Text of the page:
Billie Eilish Responds to Backlash After Condemning ‘Wasteful’ Vinyl Packaging: ‘Wasn’t Singling Anyone Out’

Billie Eilish has long been combatting the music industry’s overconsumption habits by highlighting its sustainability wins and fails.

In a recent interview centered around her environmental activism for Billboard, Eilish called out the “wasteful” ways the “biggest artists in the world” sell an overwhelming amount of vinyl variants, usually to secure their No. 1 entry on the publication’s albums chart. “I can’t even express to you how wasteful it is,” she said. Though she didn’t name anyone in particular, Eilish’s comments were nitpicked online, with many believing she was “snubbing” their favorite musicians.

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“It would be so awesome if people would stop putting words into my mouth and actually read what I said in that Billboard article. I wasn’t singling anyone out, these are industry-wide systemic issues,” Eilish said in an Instagram story over the weekend. “When it comes to variants, so many artists release them — including ME! Which I clearly state in the article. The climate crisis is now and it’s about all of us being part of the problem and trying to do better. Sheesh.”

Eilish’s mother, Maggie Baird, was also interviewed by Billboard. The pair were responding to a question about making vinyl more sustainable, with the writer pointing out that Eilish’s “Happier Than Ever” LP was made of 100% recycled vinyl and other recyclable materials.

“We live in this day and age where, for some reason, it’s very important to some artists to make all sorts of different vinyl and packaging, which ups the sales and ups the numbers and gets them more money,” she said. “It is right in front of our faces and people are just getting away with it left and right, and I find it really frustrating as somebody who really goes out of my way to be sustainable and do the best that I can and try to involve everybody in my team in being sustainable—and then it’s some of the biggest artists in the world making fucking 40 different vinyl packages that have a different unique thing just to get you to keep buying more.”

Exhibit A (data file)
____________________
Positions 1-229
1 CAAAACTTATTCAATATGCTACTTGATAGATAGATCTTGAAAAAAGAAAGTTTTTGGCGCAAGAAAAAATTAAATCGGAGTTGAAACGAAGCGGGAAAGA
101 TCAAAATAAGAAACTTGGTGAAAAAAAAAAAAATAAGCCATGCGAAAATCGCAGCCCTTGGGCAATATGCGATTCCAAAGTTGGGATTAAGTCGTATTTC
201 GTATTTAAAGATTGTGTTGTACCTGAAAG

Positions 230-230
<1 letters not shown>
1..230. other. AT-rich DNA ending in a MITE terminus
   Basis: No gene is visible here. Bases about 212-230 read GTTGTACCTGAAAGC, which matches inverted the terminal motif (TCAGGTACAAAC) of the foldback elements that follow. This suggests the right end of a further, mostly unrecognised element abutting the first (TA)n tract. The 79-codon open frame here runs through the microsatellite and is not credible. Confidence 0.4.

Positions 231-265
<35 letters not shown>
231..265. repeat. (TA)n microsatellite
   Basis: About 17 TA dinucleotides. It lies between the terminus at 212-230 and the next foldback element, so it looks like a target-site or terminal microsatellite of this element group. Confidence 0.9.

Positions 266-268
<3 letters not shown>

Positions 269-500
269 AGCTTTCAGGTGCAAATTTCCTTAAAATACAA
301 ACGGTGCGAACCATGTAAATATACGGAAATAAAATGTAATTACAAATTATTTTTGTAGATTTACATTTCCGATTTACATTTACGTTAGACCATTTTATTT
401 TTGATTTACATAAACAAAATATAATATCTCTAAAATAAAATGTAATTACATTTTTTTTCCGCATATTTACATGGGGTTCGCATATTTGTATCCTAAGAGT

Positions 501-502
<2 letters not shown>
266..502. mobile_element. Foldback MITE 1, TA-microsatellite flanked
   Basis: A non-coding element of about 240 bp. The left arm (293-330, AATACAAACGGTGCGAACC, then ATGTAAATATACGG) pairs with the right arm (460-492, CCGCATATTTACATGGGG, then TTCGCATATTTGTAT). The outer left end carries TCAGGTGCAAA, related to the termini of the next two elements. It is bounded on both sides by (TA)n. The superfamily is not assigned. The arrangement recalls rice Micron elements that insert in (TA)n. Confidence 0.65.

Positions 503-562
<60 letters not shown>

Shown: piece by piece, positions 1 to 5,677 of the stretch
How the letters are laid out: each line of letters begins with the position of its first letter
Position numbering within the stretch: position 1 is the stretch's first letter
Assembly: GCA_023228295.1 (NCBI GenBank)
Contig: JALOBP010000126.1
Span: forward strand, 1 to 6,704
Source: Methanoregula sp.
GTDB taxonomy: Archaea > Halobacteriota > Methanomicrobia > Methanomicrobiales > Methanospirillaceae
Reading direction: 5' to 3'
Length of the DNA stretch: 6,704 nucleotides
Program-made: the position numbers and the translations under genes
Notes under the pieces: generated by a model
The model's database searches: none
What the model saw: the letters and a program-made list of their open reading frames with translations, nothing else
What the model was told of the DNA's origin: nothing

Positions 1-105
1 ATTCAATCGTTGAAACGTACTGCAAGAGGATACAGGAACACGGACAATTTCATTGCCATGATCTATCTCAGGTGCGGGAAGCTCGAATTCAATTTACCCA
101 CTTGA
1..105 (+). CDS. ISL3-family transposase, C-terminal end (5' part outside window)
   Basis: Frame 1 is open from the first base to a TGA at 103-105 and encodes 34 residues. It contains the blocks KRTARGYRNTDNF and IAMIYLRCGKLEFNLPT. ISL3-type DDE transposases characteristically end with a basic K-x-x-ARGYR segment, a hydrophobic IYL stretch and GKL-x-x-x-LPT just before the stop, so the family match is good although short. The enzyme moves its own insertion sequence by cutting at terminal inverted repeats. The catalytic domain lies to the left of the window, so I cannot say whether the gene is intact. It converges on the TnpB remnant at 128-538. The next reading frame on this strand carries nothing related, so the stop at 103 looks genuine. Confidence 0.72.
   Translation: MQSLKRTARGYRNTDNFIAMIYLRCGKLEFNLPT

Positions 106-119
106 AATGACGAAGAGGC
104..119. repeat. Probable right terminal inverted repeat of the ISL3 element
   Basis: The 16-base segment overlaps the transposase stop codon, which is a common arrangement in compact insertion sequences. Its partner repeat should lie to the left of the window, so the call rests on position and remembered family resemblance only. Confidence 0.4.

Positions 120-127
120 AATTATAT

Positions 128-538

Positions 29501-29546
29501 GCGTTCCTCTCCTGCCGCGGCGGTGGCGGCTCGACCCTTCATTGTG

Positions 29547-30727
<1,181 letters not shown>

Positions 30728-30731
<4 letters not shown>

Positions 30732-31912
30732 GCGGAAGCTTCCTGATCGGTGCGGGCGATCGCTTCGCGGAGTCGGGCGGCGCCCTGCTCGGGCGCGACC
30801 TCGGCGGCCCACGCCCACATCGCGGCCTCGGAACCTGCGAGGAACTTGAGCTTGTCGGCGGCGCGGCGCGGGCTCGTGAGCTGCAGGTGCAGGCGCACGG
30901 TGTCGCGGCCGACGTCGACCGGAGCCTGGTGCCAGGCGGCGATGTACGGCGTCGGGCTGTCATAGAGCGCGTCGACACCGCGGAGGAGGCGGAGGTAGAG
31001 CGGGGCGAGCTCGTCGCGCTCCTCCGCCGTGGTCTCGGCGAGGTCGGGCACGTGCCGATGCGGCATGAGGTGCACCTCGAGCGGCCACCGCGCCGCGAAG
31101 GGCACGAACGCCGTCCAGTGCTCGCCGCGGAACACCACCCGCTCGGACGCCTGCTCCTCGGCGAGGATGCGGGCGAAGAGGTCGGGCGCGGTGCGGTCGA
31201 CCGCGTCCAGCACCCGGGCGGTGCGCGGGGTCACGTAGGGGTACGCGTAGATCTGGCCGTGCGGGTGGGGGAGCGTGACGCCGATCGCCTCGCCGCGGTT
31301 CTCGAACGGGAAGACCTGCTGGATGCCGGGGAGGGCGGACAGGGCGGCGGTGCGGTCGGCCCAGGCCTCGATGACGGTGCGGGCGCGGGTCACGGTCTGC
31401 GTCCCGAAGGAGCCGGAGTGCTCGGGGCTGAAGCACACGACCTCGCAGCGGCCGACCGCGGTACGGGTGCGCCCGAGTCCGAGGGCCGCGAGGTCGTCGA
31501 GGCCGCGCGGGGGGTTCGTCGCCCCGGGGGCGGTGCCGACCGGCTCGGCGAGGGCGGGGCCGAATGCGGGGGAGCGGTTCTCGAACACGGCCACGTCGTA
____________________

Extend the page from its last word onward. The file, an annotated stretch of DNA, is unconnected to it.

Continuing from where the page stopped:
Much of the criticism came from fanbases for some of the biggest stars in the game, including Taylor Swift, who has released complex vinyl packages for her recent string of albums. In reality, Eilish’s comments apply to numerous artists.

“But to be fair, the problem is systemic, right?” added Baird. “Because if Billboard, to be honest, is going to not have limits… I would love to see limits, like no more than four colors. Or some kind of rules, because you can’t fault an artist for playing the No. 1 game.”

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